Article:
While a trip to a cemetery might not be on top of many people’s must-see places, there are times when it can be an interesting attraction. The Père Lachaise cemetery in Paris attracts thousands of visitors each year and is one of the most famous cemeteries in the world. It is the resting place of many famous people who once lived here, including Jim Morrison, Oscar Wilde and Gertrude Stein.
Usually, I’m not a huge fan of cemeteries, but something about Père Lachaise makes this a different experience. After all, this is probably the closest you will get to rubbing shoulders with so many famous (although dead) people in one place. With over 110 acres (44 hectares), it’s home to many famous gravesites.
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About Père Lachaise
Dating back to 1804, this famous cemetery in the city of Paris is home to 300,000 graves scattered over 44 hectares (9 acres). According to the city of Paris officials, this is the resting place of over 1,000,000 people. The cemetery, located in the 20th arrondissement, takes its name from Father François d’Aix de La Chaise, who happened to be King Louis XIV’s confessor and lived nearby.
The famous graveyard feels like a large park with over 5,000 trees, vines and moss intertwined among the graves. Here you’ll find an outstanding collection of 19th-century sculptures ranging from simple to ornate and downright ostentatious. It’s almost like visiting an outdoor museum of Gothic graves, ancient mausoleums, burial chambers, and elaborate statues.
The creation of the cemetery was an efficient solution. As other cemeteries in Paris reached capacity, there was a need for additional space to bury the dead. Before that, Parisians were buried in the quarters of the city they resided in during their life. This cemetery changed that concept.
The only criterion for being buried here was a residency in Paris, no matter where. It also became a resting place for people of all faiths and creeds and the first crematorium in France.
More than just a cemetery
It might be difficult to believe, but the officials struggled to convince people to choose Père Lachaise as their final resting place. It was outside the city and on a hill, making it unappealing to Parisians.
To entice them and add prestige to the newly created cemetery, authorities transferred the remains of French playwright Molière and the famous lovers Abelard and Heloise in the early 19th century. From what we can see today, it worked like a charm.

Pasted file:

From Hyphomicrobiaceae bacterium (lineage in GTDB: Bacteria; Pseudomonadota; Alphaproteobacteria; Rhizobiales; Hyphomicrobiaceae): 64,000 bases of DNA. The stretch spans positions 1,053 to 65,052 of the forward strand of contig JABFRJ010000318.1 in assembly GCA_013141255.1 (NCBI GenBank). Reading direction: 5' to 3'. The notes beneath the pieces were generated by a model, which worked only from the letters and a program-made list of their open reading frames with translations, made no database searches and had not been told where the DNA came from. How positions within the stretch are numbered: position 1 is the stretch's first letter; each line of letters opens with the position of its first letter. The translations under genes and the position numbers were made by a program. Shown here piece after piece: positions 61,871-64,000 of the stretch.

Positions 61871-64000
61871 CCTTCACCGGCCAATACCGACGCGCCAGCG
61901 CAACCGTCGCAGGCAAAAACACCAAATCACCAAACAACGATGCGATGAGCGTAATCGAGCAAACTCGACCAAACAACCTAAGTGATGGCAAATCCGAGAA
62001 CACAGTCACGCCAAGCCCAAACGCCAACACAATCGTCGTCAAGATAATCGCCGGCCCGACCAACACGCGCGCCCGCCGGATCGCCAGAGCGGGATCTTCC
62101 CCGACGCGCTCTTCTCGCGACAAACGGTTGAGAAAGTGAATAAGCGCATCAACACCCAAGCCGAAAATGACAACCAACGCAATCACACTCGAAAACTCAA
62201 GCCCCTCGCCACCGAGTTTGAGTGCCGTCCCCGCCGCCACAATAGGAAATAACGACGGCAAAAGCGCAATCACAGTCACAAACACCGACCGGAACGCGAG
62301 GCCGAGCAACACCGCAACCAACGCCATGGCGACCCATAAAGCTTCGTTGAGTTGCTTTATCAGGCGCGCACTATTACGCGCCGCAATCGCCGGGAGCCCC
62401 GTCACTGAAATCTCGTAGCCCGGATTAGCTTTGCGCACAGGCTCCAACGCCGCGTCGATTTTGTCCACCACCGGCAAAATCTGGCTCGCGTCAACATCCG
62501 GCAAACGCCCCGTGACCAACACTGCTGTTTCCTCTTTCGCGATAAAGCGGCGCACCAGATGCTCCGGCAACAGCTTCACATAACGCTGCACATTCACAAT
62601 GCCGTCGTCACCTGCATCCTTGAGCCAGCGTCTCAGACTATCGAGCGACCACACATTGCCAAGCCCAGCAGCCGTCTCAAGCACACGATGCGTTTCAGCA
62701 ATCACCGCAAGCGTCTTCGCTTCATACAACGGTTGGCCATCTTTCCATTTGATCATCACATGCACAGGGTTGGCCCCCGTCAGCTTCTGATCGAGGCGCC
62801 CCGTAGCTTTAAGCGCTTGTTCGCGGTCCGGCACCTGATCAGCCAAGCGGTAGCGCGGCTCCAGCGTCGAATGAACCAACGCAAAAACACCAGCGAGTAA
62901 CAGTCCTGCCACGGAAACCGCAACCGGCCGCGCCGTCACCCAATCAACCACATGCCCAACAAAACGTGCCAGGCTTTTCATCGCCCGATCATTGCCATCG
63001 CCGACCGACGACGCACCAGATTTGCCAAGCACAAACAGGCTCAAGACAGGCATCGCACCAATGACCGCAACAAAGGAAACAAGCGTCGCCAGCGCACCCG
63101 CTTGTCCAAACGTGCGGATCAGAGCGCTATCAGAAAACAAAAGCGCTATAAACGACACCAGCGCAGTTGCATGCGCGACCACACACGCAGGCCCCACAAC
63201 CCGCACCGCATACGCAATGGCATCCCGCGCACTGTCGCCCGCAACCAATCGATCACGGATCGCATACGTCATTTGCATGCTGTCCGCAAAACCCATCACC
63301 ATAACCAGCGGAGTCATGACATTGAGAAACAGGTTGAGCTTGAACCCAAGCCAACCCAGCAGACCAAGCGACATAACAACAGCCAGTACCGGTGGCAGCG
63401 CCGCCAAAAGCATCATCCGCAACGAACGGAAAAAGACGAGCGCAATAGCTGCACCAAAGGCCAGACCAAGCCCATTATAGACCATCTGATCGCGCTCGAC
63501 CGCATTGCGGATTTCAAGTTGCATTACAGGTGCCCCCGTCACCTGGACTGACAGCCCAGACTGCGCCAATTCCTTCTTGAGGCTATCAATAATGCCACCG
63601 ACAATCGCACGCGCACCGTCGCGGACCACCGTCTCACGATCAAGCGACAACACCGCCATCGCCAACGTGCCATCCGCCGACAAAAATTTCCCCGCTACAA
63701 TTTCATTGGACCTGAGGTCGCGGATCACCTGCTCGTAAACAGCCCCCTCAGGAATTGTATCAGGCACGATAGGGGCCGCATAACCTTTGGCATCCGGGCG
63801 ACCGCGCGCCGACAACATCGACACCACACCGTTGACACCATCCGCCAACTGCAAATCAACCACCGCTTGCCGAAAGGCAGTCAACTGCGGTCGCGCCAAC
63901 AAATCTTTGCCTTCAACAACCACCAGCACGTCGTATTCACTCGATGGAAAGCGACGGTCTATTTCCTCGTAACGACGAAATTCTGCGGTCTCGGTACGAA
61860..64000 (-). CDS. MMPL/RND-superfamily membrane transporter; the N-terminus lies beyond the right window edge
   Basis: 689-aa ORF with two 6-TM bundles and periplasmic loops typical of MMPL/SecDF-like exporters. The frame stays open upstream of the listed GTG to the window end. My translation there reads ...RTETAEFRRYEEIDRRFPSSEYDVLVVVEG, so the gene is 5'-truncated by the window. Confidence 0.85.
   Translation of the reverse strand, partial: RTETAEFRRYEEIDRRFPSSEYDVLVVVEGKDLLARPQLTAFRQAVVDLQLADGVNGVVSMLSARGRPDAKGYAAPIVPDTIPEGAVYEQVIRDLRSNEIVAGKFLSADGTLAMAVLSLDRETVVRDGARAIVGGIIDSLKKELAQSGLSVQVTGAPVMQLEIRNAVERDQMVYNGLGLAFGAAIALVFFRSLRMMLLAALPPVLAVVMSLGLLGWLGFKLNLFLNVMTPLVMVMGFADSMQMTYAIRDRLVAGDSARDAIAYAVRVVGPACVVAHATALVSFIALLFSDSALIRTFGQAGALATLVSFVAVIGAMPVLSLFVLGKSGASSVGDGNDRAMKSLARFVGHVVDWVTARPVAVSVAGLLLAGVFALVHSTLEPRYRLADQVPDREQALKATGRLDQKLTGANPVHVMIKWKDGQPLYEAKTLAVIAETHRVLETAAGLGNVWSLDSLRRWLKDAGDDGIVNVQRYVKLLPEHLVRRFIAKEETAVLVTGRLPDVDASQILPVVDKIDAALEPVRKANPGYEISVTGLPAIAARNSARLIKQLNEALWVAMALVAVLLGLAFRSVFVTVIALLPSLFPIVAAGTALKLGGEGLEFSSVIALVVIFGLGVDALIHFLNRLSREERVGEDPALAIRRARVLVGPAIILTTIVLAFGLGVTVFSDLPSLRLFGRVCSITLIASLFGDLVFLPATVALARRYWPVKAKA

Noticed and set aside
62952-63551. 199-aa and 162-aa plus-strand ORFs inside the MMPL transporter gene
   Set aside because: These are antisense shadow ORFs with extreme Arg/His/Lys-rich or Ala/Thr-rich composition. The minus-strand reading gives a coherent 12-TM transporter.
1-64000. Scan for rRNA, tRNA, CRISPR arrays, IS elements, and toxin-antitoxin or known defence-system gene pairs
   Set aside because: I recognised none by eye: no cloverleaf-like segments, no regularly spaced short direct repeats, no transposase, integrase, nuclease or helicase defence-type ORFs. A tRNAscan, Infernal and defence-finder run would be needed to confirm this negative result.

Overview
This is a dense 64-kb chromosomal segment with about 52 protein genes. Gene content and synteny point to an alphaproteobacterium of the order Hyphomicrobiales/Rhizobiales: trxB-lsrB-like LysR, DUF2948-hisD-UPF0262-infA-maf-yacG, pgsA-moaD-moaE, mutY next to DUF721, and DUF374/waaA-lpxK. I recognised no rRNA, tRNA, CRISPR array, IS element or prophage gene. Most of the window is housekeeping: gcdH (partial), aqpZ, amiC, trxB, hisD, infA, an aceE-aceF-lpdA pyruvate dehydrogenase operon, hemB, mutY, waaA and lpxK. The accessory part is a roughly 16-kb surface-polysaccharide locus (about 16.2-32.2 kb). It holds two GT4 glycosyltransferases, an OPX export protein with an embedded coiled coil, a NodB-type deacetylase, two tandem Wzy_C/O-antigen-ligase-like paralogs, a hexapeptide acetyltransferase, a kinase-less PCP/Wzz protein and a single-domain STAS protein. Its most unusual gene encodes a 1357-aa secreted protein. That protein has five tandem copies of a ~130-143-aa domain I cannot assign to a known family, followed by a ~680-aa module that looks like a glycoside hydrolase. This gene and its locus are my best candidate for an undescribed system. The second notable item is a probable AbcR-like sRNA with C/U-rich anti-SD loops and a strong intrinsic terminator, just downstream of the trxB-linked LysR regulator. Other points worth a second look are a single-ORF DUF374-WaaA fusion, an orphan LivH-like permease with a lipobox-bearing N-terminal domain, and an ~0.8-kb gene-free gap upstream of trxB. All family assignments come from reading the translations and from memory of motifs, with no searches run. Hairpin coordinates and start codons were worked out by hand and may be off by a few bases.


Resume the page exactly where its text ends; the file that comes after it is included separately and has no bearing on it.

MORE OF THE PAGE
The cultural importance
The most visited cemetery in Paris is home to many cultural icons. Some of the greatest minds, artists and talent have descended on Paris over the centuries. Thousands flock here each year to pay respects to their heroes and out of admiration for the legacies they left behind.
Here you will find French writers, American musicians, Irish poets and other international artists. It’s a collection of famous characters that would make an impressive guest list at any party.
The cemetery feels like a park because it was designed as one by the architect Alexandre Théodore Brongniart. Inspired by the English gardens, Père Lachaise was revolutionary in design, with winding streets and directional signs of a cityscape.
Here you’ll find outstanding examples of 19th-century art and architecture, as many families often hired architects and sculptors to design the tombs, graves and mausoleums. It’s no wonder some of these sculptures look like they came out of a museum or a private collection of art.
Famous people buried in Père Lachaise cemetery
Many famous people buried here include musicians, poets, writers, actors, painters and other illustrious citizens. Paris always attracted creative types, so many of them lived here at any point in time. For those buried here, death became just the beginning.
Some of the graves are so popular that the officials had to fence them off to protect them from visitors’ damage. Both Jim Morrison’s and Oscar Wilde’s graves are an example of this. Overly eager fans have caused significant damage to the graves over the years, and they are now protected from further damage. Everyone visiting the cemetery should respect the graves and the people buried here.